Abstract

Abstract 222

Background:

There is growing evidence that geographic proximity to health care affects utilization and outcomes. Access to centers offering allogeneic hematopoietic stem cell transplantation (HSCT) may be challenging for patients living in geographically distant areas, which could potentially result in worse outcomes. Previous studies were limited by small sample sizes and limited geographic analyses. We therefore examined whether geographic proximity to transplant center affected transplantation outcome in a large cohort of patients who underwent allogeneic HSCT at Dana-Farber/Brigham and Women's Cancer Center (DF/BWCC).

Methods:

We analyzed all adult patients who underwent allogeneic HSCT at DF/BWCC between 1996 and 2009 and who resided within 6 hours driving time of the institution. Driving time from primary residence to DF/BWCC based on zipcode was determined using geographic information systems (ArcGIS 9, ESRI, Redlands CA, USA).

Results:

Of 2414 patients who underwent allogeneic HSCT at DF/BWCC during the study period, 2008 met our inclusion criteria. The median age (range) was 47 (17-73) years; 55% underwent HSCT for acute leukemia/myelodysplasia, 24% for lymphoma and 13% for chronic myelogenous leukemia. Sixty two percent received myeloablative conditioning; 45% were transplanted from a matched related donor; 63% received peripheral blood stem cells. The median driving time (range) to DF/BWCC was 72 (2-358) minutes. Although overall survival (OS) was not statistically different between patients when divided by driving time in quartiles (p=0.21), the survival curves appeared to diverge after 1 year. In a landmark analysis of 940 patients alive and free of disease at 1 year, 5-yr OS was 76% and 65% for patients in the bottom (<40 minutes) and top (>160 minutes) quartiles of driving time to DF/BWCC, respectively (p=0.010) (Figure 1). In a multivariable model of patients alive and disease free at one year (including covariates for age, gender, race, median household income, zipcode of residence, performance status at HSCT, disease, stage at HSCT, conditioning intensity, donor type, graft source, gender match, CMV serostatus, GVHD prophylaxis and year of HSCT), patients in the top quartile had a higher risk of death than those in the bottom quartile (hazard ratio (HR) 1.71; p=0.006). Similarly, the HR for relapse or death was 1.49; p=0.021. Based on competing risks multivariable regression analyses, this difference was mostly due to an increase in non-relapse mortality.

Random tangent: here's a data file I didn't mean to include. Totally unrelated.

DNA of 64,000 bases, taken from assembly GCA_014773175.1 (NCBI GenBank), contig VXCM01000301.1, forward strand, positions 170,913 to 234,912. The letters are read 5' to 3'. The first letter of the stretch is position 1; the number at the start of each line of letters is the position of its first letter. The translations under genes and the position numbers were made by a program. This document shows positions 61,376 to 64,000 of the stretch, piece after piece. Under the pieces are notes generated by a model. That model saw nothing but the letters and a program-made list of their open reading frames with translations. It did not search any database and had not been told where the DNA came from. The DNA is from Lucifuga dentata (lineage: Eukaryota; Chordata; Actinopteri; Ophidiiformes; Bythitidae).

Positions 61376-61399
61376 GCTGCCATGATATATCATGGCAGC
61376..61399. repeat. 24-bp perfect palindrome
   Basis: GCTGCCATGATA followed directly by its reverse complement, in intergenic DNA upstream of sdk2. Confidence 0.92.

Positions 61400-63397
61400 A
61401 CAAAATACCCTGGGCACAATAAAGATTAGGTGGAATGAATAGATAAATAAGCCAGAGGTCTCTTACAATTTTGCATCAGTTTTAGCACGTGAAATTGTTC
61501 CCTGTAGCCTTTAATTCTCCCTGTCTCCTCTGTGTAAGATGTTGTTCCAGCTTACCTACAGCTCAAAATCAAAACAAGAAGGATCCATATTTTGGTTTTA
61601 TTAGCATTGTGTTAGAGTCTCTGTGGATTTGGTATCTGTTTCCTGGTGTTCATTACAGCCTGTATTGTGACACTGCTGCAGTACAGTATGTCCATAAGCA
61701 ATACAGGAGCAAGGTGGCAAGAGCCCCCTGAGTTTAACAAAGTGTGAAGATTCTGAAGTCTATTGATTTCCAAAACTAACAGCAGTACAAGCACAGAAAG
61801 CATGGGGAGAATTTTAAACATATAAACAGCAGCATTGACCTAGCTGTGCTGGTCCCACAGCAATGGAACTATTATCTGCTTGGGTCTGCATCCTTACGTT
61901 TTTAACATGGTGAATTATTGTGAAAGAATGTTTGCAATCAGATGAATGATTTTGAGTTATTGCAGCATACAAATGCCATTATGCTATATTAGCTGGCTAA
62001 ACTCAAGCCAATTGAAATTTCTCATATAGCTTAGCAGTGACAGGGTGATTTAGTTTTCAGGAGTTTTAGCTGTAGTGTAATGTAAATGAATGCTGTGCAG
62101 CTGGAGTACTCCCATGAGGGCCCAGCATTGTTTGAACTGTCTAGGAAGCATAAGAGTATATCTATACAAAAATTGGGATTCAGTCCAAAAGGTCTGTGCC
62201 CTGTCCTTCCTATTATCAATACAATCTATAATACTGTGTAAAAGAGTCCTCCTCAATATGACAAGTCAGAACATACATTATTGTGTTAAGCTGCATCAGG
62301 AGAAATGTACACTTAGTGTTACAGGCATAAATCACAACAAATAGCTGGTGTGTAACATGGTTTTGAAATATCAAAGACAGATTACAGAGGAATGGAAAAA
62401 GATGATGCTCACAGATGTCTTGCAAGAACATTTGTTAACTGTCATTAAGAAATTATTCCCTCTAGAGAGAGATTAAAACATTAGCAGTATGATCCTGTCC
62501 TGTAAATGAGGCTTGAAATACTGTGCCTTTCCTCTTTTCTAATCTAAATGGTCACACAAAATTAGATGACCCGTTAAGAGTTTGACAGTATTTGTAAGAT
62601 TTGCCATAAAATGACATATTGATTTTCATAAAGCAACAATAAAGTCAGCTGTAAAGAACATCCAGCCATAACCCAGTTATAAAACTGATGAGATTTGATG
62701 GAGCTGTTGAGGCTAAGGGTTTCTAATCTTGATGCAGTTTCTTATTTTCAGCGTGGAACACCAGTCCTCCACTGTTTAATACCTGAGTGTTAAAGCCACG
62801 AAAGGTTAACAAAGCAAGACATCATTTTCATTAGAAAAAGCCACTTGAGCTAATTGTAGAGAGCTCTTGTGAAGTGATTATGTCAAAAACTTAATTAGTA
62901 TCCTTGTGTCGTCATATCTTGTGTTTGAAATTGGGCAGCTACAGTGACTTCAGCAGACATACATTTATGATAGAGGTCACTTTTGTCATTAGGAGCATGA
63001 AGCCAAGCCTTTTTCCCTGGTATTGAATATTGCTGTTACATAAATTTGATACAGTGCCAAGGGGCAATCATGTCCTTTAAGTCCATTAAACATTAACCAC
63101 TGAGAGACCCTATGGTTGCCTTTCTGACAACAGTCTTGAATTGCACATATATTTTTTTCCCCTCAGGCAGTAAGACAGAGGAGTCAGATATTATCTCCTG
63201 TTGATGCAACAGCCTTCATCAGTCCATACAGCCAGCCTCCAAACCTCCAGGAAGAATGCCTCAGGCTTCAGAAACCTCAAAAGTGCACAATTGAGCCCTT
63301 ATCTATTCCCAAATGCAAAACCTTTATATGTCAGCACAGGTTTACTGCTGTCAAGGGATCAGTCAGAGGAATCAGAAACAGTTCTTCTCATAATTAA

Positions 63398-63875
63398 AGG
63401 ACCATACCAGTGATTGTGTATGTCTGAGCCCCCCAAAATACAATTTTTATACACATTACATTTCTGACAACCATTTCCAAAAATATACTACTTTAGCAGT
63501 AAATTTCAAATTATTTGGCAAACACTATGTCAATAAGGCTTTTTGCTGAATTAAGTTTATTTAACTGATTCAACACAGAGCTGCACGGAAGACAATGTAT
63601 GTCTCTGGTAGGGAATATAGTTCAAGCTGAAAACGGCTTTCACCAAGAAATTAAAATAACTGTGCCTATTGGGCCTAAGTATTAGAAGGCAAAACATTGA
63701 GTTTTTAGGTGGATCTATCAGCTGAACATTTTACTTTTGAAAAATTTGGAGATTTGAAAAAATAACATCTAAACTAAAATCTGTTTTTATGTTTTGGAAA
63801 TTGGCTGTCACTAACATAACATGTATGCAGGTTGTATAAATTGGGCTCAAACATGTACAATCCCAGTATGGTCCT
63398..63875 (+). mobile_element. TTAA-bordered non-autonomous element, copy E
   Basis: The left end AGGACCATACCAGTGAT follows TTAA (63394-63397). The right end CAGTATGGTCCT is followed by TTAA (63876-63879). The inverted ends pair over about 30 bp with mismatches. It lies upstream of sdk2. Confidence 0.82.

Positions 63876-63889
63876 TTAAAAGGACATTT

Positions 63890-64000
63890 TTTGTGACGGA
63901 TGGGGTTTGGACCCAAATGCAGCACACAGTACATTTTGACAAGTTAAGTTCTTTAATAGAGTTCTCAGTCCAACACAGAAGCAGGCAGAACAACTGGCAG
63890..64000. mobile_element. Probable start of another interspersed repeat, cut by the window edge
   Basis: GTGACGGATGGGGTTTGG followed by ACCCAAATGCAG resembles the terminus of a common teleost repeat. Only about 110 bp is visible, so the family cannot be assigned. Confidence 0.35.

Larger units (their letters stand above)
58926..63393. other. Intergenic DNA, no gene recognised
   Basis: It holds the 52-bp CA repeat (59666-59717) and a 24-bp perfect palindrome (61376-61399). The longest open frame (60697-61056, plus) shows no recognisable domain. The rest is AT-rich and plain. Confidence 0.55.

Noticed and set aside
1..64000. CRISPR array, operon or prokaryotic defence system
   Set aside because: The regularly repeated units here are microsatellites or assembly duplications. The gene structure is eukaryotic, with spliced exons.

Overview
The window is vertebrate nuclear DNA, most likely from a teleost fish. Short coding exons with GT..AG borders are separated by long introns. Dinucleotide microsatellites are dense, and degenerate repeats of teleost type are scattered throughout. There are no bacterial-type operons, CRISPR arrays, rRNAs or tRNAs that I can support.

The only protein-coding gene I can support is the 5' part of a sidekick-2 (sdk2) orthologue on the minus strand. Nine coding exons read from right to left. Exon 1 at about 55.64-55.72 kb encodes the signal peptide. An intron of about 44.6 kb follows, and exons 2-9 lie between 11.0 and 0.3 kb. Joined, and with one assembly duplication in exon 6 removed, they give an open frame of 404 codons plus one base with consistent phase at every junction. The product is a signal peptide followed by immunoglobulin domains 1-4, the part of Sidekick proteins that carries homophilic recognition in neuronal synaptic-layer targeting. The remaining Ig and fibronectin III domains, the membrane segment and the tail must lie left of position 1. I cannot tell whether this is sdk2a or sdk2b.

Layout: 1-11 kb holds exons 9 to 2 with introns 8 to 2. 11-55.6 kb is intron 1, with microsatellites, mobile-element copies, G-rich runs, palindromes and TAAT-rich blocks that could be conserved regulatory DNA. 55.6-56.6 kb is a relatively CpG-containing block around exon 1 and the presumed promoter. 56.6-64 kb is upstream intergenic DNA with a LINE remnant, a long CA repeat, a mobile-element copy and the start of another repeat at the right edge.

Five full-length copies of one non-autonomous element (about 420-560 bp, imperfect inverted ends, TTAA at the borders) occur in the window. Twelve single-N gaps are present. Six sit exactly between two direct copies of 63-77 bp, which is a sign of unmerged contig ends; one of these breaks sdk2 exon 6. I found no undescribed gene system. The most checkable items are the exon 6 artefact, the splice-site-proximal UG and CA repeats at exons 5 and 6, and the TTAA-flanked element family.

Figure 1.

Kaplan-Meier OS for patients alive and disease free at one year after allogeneic HSCT according to driving time from primary residence to DF/BWCC

Figure 1.

Kaplan-Meier OS for patients alive and disease free at one year after allogeneic HSCT according to driving time from primary residence to DF/BWCC

Conclusion:

In patients alive and disease-free one year after allogeneic HSCT, increased driving time from primary residence to transplantation center was associated with a significant decrease in post-HSCT survival. This suggests that continued close follow-up and supportive care at the transplantation center may be important in optimizing the outcome of transplantation, even beyond 1 year. This could have simple but far-reaching implications for the post-transplant management of patients who do not live within close range of their transplant center.

Disclosures:

No relevant conflicts of interest to declare.

Author notes

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Asterisk with author names denotes non-ASH members.